When you think about a missionary, often the images that comes to mind are those “superstar” Christians who have their pictures on the back walls of our churches, who get on planes and wear cargo-pants—coming back once a year to offer slide-show presentations.
In no way should we belittle that view of missionaries. Thank God for those who surrender their lives to share the love of Jesus on foreign soil. They definitely are missionaries, but they’re not the only ones.
Some people are called to do missions across the globe. Others, God calls to do missions in the suburbs of some Southern city or in uptown Manhattan. The fact is, if you’re a Christian, you’re called to me a missionary wherever you are. Living missionally doesn’t have anything to do with how you earn money.
Unfortunately, the word “missional” has become such a misused and misunderstood buzzword in the last decade. But, at its core, the term emphasizes the truth that all Christians should be involved in the Great Commission of Jesus Christ, not only a select group of “professional” missionaries.
To the surprise of most, the words “missions” and “missionary” are found nowhere in Scripture. However, the concept of missions, missionaries and missional living is a central theme in the Bible.
And, beyond that, Scripture is clear that all Christians are missionaries.
Becoming a Christian Means You’re Called to Missions.
A sentiment like, “God has called me to Him, but not to missions” just can’t exist in the minds of Christians (see Ephesians 2:8-10 and 2 Corinthians 5:17-21).
The call to a relationship with the King is also a call to tell the world about this same King. And, this should make us extremely joyful. After all, thank God that there is more to being a Christian than getting “saved,” sitting on our blessed assurances on padded pews, going to a bunch of potluck dinners, waiting on the Rapture Bus to swoop down and pick us all up to the “good ol’ by-and-by”.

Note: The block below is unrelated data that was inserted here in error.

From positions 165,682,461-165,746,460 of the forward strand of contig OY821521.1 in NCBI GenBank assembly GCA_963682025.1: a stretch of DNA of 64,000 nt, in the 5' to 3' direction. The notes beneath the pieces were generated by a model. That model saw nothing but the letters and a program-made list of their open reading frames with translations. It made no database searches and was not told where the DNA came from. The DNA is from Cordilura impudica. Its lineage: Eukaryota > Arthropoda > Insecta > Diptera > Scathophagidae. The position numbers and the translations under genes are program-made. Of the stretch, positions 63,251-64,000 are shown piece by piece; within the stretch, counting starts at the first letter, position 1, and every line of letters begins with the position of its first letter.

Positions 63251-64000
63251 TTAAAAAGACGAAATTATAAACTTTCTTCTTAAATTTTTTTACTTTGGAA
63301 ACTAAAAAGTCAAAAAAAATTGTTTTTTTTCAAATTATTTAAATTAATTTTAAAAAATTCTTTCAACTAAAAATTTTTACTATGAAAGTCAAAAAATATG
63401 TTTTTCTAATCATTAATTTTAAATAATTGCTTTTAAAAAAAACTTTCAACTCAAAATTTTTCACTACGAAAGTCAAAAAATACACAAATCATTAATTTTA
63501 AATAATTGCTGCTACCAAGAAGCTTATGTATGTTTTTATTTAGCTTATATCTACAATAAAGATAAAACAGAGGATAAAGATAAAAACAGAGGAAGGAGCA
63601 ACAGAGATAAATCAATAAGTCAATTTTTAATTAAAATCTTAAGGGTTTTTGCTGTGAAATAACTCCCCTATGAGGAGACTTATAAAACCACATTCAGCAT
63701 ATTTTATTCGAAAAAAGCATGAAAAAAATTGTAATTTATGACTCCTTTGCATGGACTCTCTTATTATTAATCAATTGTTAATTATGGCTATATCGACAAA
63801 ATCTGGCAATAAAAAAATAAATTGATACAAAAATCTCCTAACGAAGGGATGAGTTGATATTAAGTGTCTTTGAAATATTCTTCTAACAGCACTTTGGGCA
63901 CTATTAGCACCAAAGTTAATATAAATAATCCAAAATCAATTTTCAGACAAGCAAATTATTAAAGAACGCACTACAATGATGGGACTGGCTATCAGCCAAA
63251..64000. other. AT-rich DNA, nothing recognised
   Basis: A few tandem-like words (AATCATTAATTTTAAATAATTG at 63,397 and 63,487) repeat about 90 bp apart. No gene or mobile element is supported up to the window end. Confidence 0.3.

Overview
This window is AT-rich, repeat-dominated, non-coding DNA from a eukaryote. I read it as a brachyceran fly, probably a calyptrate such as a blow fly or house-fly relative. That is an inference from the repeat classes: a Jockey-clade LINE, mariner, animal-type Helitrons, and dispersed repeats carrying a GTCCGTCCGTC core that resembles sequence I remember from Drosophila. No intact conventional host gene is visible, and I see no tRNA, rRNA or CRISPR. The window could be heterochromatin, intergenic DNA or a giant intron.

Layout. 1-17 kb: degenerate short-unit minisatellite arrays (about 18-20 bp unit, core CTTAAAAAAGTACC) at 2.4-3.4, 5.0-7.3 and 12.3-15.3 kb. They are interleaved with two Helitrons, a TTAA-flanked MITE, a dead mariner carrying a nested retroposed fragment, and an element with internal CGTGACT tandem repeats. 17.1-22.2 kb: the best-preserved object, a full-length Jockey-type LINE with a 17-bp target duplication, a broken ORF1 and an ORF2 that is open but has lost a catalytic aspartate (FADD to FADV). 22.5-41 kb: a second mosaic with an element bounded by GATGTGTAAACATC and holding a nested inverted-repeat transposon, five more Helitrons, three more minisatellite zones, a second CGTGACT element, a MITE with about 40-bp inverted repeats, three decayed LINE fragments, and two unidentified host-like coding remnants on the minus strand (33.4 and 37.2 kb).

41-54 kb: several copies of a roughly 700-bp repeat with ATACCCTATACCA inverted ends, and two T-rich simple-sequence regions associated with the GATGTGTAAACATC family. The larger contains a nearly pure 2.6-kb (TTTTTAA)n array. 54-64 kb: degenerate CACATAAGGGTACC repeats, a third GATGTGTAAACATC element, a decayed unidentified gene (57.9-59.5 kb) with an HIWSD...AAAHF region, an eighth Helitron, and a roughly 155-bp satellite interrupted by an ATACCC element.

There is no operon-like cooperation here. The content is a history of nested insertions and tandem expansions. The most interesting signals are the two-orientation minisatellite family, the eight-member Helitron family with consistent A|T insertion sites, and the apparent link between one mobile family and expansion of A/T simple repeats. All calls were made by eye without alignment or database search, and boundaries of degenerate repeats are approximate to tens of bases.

The beautiful truth that comes from Scripture (see again, Ephesians 2:8-10 and 2 Corinthians 5:17-21) is that “We’re not just called from something—we’re also called to something.”
Yes, Christians are saved from sin, hell, God’s wrath and the kingdom of darkness. But we’re also called to the kingdom of God, community, the Church and the mission of God.
Mission is one of the reasons we were adopted into the family of God. As believers, we cannot be selfish with the Gospel. We must share it with the world, which includes our schools, jobs, families, neighborhoods and the nations.
How and where we are missionaries will be revealed by the Spirit of God, but the fact that we are missionaries has been declared once and for all in God’s Word.
As a Christian, You Have the Message of the Gospel.
God told the prophet Isaiah, “Go and say” (Isaiah 6:9). The apostle Paul told the Corinthians, “entrusting to us the message of reconciliation. Therefore, we are ambassadors for Christ, God making his appeal through us. We implore you on behalf of Christ, be reconciled to God” (2 Corinthians 5:19b–20).
Any kind of missions that doesn’t have a verbal gospel proclamation is most likely not the mission of God—rather, just temporary service projects. There is nothing wrong with painting fences, planting gardens or handing out sandwiches. However, if there is no message tied to it, let’s not call it missions.
True, biblical missions uses avenues like social justice, mercy ministries and service-work to ultimately point people to the savior named Jesus.
It’s not loving to let someone live with physical hunger when we have it within our means to feed them. And, it’s also not loving to let someone live with spiritual hunger when we have within our mouths the message of life.
Here is what true care for someone looks like: we give a sandwich out of love while also telling them about the Bread of Life out of love.
The church reformer Martin Luther said, “It wouldn’t matter if Jesus died a thousand times if no one heard about it.”
This is a haunting reality that should motivate us all to realize and remember that missions is not one of the many ministries of the local church, nor is it a passion and calling of “some.” The mission of God is the very reason the Church exists. If you’re a Christian, you’re a missionary. So go and tell the world about your King.